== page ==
© Dr. Rajas Deshpande
“Are you going to Switzerland, Doctor?” asked this business-class patient with a pregnant smile upon his face, when I told him I was on leave the next week. He thought what most patients naturally think about doctors: “Every doctor gets free luxury trips at wish to coveted destinations, sponsored by pharma industry”.
I did not explain to him that my mother had a surgery planned.
Everybody needs a leave, a break, a vacation. Sometimes for problems, illnesses etc. in family. Sometimes a cut off from the routine and mundane. Sometimes to find oneself, sometimes to lose oneself. Sometimes to run away from it all, sometimes to meet life.
A doctor cannot. Wonder why?
There are scheduled follow-ups, complicated cases, people on dangerous prescriptions, admitted patients all the year round, from which one cannot detach completely. Even when on leave, a doctor in-charge who cares about patients prefers to be somehow reachable, albeit via assistant or hospital or email.
Imagine watching a beautiful sunset or being in the arms of your beloved at the dawn, and receiving calls about critical cases, complications or prescription renewals. The moment and the life in it dies instantly.
Many specialists in fact get maximum patient communication via email, whatsapp, sms or calls on Saturdays and Sundays, thinking that the doctor will be free. The doctor, catching up with the missed life among family and children gets worst irritable on the weekends. His cellphone, kept ‘ON’ for the admitted critical cases becomes a mass communication device on weekends.
When a teacher visited recently, he asked what only a parent will ask: “Do you find time for yourself?”.
When one becomes a doctor, they almost always (rare exceptions) sacrifice any other talent they may have, like singing, music, writing, sports, research etc. Seeking solace only in patient happiness (in most cases) or financial success or fame (in some), a doctor then becomes a “Medical Practice Machine” for his / her own happiness. This is the death of the non-doctor individual in a doctor.
© Dr. Rajas Deshpande
Hence the thought: Take a break, doctor.
Many students ask in curiosity to their favorite teachers: What would you have preferred to become if not a doctor / a neurologist etc. (Formula 1 Racer, Singer, Running an infant daycare, Connoisseur of love and peace, Professor of poetry, Philosopher, Vagabond, Scientist, Monk… so many things I wanted to be have stayed within, the smoke sometimes sizzles at midnight.)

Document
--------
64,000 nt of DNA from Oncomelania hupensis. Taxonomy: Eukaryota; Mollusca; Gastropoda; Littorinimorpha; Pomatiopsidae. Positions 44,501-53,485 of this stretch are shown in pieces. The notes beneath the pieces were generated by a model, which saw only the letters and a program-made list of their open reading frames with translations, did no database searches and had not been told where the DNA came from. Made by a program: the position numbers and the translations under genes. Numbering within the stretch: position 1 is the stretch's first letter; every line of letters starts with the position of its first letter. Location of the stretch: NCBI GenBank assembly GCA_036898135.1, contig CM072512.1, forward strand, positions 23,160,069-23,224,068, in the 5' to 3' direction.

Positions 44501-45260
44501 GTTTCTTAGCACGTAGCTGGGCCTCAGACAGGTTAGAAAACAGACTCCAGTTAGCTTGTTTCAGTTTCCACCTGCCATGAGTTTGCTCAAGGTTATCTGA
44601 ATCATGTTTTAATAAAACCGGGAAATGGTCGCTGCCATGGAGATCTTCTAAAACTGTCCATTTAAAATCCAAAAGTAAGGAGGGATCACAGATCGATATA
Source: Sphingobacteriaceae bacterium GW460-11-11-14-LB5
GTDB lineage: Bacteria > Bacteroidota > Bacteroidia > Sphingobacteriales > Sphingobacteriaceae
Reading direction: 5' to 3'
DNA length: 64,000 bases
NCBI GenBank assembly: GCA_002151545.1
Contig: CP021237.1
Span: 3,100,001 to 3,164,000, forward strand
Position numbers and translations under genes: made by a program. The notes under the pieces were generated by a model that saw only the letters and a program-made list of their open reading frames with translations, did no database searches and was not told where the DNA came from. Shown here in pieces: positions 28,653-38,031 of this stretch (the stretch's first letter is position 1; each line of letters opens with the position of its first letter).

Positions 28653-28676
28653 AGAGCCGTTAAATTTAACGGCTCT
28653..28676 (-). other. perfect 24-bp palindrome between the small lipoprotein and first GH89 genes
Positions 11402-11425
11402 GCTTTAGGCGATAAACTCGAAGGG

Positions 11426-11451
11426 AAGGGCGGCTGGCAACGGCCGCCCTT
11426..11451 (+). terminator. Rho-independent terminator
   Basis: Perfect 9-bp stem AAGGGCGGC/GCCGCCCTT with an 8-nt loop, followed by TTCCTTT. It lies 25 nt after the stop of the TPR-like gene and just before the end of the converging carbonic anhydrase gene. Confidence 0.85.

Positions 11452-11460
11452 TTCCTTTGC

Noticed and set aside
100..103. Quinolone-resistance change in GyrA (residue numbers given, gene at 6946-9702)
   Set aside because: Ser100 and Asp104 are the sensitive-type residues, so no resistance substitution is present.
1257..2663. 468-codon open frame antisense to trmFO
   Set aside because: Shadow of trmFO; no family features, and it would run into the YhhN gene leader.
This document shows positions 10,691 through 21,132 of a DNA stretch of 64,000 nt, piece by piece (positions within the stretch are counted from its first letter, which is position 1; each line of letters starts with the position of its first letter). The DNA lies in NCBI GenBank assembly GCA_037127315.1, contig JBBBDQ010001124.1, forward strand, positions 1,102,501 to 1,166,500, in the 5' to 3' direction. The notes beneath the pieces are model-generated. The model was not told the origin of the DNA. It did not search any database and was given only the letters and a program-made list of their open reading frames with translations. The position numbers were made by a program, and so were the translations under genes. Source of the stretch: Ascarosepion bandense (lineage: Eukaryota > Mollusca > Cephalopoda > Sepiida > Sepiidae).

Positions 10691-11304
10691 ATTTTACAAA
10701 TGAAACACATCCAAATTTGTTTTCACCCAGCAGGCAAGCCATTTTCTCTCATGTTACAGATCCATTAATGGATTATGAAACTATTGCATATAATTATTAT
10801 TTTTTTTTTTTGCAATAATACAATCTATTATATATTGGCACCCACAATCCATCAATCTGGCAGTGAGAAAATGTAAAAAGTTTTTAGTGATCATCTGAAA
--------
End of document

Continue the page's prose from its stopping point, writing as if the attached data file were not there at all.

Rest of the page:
In any field when you achieve excellence, it is always at the cost of many sacrifices, especially your chances and wish of doing well in other fields. But about the doctor, the concept has a caveat: that it is no more as rewarding as it was few years ago. A patient becoming a customer has hurt both ends, and this appears irreversible. Now that this is a professional activity, successful recovery is just “buying the treatment” for most. Thankfulness sinks in the bills. So even in a great recovery, good treatment, survival and cure of a patient, the doctor is “just doing his / her job, and my insurance is paying for it” is the usual attitude.
Only the few doctors who “enjoy” the process of clinical evaluation, correct diagnosis and good treatment response or surgery can find hidden solace in this process, also passing it on to newer generations. Others run frustrated from degree to degree, hospital to hospital, or patient after patient. Add conference after conference for some. For the nonclinical and paraclinical specialties, it has become a humiliating task to apply to the business oriented set-ups and keep shifting base in search of career.
Of all the professionals, doctors are the only ones who can never get “meaningful” vacations. Even the tiny time they are on leave is polluted by interference. This practice is more so in India, where individual practice culture and “salary-less” pay structures in most big hospitals preclude the possibility of “handing over the charge” to another doctor while one can enjoy a break. This is more so as one climbs higher in a specialty, as equivalent skills become rarer. A doctor on leave anywhere in the world MUST make arrangement for someone else to attend patients in his / her absence. Why only a doctor? With millions of court cases pending, why not everyone in the judiciary? Why not everyone in all departments in the police and government, where “Sahab is on leave, come back after few weeks” is the standard answer? Why doesn’t every other department dealing with public tasks work 24 / 7 as responsibly too?
And the irony of all this is that most of the society thinks it is for “earning more via illegal means” that every doctor is busy!
There are many hidden assets within every person. Doctors should not “cage” themselves in medical practice. They must learn also to “switch off” being a doctor for atleast a few weeks every year and be a “Normal Human Being” who can stop thinking of death and disease 24/7. They should breathe in the fresh air of being oneself, work upon their own good health, family’s expectations and inner desires to “catch on with life one day”.
The scariest fact: as general life expectancy is increasing, the life expectancy is on decline among medical professionals due to extremely high stress morbidity and mortality. Starting from 12th standard where medical entrance has a “killing” competition, the highest levels of stress in a doctor’s life NEVER go down.
Sacrificing life is not worth it, Doctor. One can definitely be a better doctor with lesser stress.
Catch Up! Take a break!
Dr. Rajas Deshpande